Extending Data Sets in SSRS with VB Functions

A common event that occurs rather often is when a report has to be altered to include some set of data that does not exist in the ‘corporate’ data warehouse. This type of situation is easy to imagine in sales environments where a campaign exists (one which was not planned at budget time) and someone* would like to see this data reported against actual sales (and possibly even a comparative to budget). I agree that it would be ideal to have this data ‘corporatized’; however, there are often competing forces and changes in priorities, which means that this data never makes it in. This post looks at how this data can be included into reports.

Consider the situation where and how someone has gone through and created a new budget for adventure works data (as below) and we want to include this in our report.

In order to include this will create a function which specifies what the new value should be given the inputs of year in category. Naturally, in a production environment, these combinations increase but the principle applied is exactly the same. You can read a little bit more about functions here but essentially what we’re trying to do is return some value given inputs. We can then append that to our data set as an additional field (i.e. another measure) and then use that field in the report.

Base Data

The base query for [reseller sales amount] by using categories would be;

[Measures].[Reseller Sales Amount] on 0,

[Date].[Calendar].[Calendar Year]
* [Product].[Category].[Category]
on 1

from [Channel Sales]

Creating the Function 20 oh

Having the data in the tabular format is makes it really easy to manipulate in Excel, in fact, we could add another column with a formula to specify what the return value should be given the year and category. In my workbook, the formula would be;

=”if (year_name=”””&A2&””” and category_name =”””&B2&”””) then return ” &D2

And it is apply to every row that we have data for (as in the screenshot below).

Now that we have these formulas, we can embed them in a property construct and add them to the report code. In order to do this you define the property name, the return value type, the input parameters (and their type).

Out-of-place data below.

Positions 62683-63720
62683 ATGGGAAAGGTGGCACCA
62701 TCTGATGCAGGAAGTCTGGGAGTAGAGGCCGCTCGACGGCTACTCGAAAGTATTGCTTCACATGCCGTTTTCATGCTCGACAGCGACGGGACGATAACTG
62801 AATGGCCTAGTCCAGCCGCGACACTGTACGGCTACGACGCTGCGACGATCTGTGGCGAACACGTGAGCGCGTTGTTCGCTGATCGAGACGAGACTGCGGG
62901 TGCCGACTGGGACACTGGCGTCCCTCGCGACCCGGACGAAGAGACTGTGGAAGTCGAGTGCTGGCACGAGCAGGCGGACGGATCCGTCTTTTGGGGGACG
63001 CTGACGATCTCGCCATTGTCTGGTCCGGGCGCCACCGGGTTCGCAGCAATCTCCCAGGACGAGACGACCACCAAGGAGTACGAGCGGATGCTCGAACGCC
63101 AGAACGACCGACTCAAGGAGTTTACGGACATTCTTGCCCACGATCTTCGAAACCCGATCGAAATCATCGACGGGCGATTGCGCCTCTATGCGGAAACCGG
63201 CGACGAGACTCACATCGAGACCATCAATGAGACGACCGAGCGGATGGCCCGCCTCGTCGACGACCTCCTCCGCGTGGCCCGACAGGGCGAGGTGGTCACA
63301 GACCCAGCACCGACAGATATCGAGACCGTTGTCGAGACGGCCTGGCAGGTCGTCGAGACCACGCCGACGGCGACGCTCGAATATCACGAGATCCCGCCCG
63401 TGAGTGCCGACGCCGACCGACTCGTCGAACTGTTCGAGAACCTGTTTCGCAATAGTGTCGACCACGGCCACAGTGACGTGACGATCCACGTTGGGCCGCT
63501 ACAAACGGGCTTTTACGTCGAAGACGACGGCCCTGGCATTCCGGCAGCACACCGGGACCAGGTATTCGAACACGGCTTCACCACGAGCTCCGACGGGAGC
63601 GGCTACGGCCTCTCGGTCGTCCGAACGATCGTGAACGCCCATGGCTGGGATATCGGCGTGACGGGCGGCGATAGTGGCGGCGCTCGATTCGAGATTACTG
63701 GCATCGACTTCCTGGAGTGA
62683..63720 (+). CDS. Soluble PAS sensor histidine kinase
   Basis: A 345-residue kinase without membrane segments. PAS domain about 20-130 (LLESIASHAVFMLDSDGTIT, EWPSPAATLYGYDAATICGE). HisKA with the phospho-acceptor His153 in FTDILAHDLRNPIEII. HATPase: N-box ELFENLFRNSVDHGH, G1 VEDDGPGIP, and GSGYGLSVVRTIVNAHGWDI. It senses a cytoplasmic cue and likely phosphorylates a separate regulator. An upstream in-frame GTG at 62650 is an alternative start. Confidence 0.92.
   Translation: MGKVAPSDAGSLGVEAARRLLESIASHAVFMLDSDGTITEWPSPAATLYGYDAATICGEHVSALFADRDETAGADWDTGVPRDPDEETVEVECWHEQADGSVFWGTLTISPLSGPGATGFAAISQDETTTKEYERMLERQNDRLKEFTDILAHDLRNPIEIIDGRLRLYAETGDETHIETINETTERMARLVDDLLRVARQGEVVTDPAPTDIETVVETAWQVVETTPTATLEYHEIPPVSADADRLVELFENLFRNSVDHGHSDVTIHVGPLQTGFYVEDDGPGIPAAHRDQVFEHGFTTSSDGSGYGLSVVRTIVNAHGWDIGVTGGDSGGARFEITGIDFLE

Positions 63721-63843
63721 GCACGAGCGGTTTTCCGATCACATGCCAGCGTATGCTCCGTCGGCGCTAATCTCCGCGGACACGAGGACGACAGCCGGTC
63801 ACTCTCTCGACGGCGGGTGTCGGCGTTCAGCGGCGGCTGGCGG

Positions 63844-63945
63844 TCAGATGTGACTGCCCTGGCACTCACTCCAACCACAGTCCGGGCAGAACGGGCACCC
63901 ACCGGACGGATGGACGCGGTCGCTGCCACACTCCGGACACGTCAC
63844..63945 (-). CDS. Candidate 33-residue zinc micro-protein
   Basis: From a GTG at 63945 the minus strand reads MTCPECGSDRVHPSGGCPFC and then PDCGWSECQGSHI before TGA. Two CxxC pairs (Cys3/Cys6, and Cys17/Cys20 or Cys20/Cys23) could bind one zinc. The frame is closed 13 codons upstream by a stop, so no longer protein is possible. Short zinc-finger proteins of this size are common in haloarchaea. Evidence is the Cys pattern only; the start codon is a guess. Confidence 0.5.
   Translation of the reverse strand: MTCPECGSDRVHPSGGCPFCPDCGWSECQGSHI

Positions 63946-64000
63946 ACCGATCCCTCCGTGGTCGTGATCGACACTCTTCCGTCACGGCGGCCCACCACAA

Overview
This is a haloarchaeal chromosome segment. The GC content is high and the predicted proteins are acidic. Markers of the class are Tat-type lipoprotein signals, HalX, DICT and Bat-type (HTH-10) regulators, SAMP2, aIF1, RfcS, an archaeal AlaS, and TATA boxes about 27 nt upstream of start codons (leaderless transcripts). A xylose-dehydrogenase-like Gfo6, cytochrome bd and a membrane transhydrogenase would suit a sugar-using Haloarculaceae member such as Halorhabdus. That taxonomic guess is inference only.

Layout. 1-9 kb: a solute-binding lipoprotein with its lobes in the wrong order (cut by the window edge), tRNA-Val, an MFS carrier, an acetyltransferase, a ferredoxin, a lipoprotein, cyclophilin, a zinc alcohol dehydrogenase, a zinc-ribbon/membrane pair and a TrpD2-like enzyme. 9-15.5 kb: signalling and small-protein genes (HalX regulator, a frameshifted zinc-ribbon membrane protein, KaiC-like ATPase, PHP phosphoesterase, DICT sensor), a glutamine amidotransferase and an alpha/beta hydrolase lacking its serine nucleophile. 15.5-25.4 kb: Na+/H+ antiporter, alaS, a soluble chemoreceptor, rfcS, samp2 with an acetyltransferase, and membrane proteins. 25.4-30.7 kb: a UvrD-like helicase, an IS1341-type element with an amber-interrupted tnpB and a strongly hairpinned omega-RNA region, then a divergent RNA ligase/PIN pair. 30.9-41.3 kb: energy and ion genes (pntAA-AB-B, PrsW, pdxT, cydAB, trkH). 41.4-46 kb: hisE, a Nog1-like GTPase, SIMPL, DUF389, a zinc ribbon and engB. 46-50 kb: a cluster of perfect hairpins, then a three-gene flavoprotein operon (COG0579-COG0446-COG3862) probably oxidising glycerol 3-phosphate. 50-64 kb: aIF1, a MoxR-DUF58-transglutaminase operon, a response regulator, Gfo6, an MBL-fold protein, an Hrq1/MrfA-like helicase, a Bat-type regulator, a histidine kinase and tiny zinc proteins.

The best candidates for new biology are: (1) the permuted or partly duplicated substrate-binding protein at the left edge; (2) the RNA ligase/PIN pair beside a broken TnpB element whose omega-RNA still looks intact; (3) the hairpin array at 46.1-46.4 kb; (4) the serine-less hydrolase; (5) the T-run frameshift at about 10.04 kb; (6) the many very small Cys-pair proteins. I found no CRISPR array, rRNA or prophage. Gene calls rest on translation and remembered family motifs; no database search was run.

Public Function UserValue(year_name As String, category_name As String) As Double

‘use if statements here
End Function

Note that we are defining a read-only property (UserValue) and specifying a ‘Get’ modifier for the property. All this means is that a function will be created (called UserValue) and require the input variables of year_name and category_name. The function will return a double type. A cut of the complete function looks like this;

Public Function UserValue(year_name As String, category_name As String) As Double
  if (year_name=”CY 2005″ and category_name =”Accessories”) then return 20000
  if (year_name=”CY 2005″ and category_name =”Bikes”) then return 7340000
  if (year_name=”CY 2005″ and category_name =”Clothing”) then return 34000

  if (year_name=”CY 2005″ and category_name =”Components”) then return 615000
  if (year_name=”CY 2006″ and category_name =”Accessories”) then return 92000
  if (year_name=”CY 2006″ and category_name =”Bikes”) then return 19000000
End Function

As a tip, it may be easier to create this in a text editor before adding it to report code.

Adding the Function to Report Code

There are a few ways to add code to a report, perhaps the easiest is to right click (outside the canvas) and select the report properties from the pop-up menu and then navigate to the code. You could then paste the code directly into the custom code box.

Calling the Function

Functions can be called by editing the expression (that we are interested in). Since we want to append to our original dataset, we edit the dataset and adding new column. Right click on the dataset and select edit. We then add a new calculated field (as below);

The field can be given a name (New_Value) and entered by clicking the expressions button. Note that I can use values from the current dataset as inputs from a function. Just as any other expression editor I simply need to double click on the items that I want to add.

My report now has a new measure (New_Value) which can be added to the report, just as any other measure.

Other Titbit’s and Gotchas

Although this function was added to the dataset, it could also be used as a cell in a matrix or table. The benefit of adding an additional column to the dataset is that the value can be aggregated in your report and used in totals. This would not occur if was added to the control directly.